Driving the news: The coronavirus pandemic has only accelerated the downward spiral in U.S.-China relations. “Both governments are trying to profit domestically off the other's failures," Rachel Esplin Odell of the Quincy Institute for Responsible Statecraft told USA Today.
Background: The Chinese Communist Party has two different messages — one intended for the rest of the world and one intended for party members who govern the country.
The bottom line: Some U.S. experts deny China's global ambitions, while others exaggerate its threat.
Women hold up anti-vaccination signs at a protest in Washington state on May 13. Photo: Jason Redmond / AFP
Anti-vaccination movements could grow large enough to disrupt efforts to create public immunity when a vaccine is developed, according to new research.
Why it matters: Vaccines are only effective if enough people take them to develop herd immunity against a new infection. Anti-vaxxers, though small in number, have an online savvy that makes them powerful.
Driving the news: Last week, a YouTube video titled "Plandemic" promoting the baseless idea that a future coronavirus vaccine would kill millions of people received more than 8 million views before it was deleted by the platform.
Though vast majorities of Americans still support vaccines, a recent Gallup survey found that number had fallen somewhat over the past two decades. Now a new analysis of Facebook pages published in Nature suggests that while the anti-vaccination presence online has fewer followers than the pro-vaccination side, its pages are more numerous and more often linked to by undecided Facebook pages.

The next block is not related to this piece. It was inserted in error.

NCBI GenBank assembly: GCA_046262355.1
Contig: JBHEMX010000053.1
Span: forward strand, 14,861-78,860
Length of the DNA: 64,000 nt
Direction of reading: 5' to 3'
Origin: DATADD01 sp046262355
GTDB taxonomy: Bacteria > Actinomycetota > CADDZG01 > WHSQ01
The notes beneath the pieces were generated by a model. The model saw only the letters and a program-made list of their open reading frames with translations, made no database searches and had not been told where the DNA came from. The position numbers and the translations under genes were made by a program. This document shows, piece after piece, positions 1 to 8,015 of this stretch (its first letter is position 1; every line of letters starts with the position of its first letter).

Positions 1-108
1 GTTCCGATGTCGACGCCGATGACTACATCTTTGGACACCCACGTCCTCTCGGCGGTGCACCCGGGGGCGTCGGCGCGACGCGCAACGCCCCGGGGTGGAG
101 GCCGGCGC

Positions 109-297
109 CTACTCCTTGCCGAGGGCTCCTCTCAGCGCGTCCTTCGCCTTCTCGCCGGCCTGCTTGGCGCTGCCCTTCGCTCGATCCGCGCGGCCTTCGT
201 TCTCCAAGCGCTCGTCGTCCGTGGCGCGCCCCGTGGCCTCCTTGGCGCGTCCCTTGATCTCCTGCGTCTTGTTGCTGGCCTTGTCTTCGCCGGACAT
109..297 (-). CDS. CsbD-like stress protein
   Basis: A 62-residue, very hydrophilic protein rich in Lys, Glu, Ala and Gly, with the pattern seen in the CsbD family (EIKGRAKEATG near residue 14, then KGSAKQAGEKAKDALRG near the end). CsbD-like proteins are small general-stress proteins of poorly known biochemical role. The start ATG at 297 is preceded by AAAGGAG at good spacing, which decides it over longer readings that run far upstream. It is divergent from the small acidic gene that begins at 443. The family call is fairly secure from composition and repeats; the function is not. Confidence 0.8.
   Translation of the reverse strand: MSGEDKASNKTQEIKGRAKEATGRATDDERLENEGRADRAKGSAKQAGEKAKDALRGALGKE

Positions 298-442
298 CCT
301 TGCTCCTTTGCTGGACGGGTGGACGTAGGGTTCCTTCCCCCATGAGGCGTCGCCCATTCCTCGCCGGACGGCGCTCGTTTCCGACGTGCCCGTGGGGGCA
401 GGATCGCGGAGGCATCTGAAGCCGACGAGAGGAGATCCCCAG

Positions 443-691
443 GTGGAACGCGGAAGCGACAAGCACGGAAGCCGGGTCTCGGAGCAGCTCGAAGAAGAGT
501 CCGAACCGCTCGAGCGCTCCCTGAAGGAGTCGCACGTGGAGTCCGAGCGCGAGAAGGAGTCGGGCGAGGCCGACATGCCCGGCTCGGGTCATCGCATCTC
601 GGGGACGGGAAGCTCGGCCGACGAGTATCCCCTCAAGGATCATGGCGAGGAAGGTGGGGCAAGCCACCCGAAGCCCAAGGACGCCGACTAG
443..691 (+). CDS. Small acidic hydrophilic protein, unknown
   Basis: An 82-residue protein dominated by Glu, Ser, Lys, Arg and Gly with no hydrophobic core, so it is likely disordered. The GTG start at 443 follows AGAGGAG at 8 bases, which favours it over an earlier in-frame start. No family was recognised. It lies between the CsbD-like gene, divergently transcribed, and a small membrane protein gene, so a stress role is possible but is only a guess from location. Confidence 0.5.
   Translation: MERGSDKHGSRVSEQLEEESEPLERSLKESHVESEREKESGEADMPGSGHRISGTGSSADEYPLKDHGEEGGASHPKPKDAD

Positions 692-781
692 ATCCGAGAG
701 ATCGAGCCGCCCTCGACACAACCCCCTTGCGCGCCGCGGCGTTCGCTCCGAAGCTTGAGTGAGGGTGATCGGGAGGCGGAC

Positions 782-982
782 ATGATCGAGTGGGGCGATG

What they're saying: "The anti-vaxxers have been practicing for this," tech columnist Kevin Roose wrote in the Times. "They are savvy media manipulators, effective communicators and experienced at exploiting the weaknesses of social media platforms."
The bottom line: As shocking as it might seem at a moment when the world desperately needs an effective COVID-19 vaccine, the pandemic seems poised to make the anti-vaccination movement even stronger.
The dark decade ahead (Matthew Walther — The Week)
Good science is good science (Marc Lipsitch — Boston Review)
Anatomy of an internet shutdown (Jina Moore — Rest of World)
The day the live concert returns (Dave Grohl — Atlantic)
A robot enforcing social distance rules in Singapore. Photo: Roslan Rahman/AFP via Getty Images
Robots are being employed to remind people of social distancing rules during the pandemic.
Why it matters: Sure, it may seem like putting robots in crowd control is a bad idea — at least according to fiction. But expect to see more drones and bots in the position as technology improves and public spaces become more heavily surveilled.
What's happening: Since May 8, Spot — a doglike robot made by Boston Dynamics — has been patrolling Bishan-Ang Mo Kio Park in Singapore as part of a tw0-week trial by the city-state's government.
Spot isn't the first machine to be drafted for pandemic duty.
My thought bubble: The perfectly benign Spot isn't exactly Robocop's trigger-happy ED-209, but based on public reaction to its presence, humans aren't quite ready to be served and protected by robots.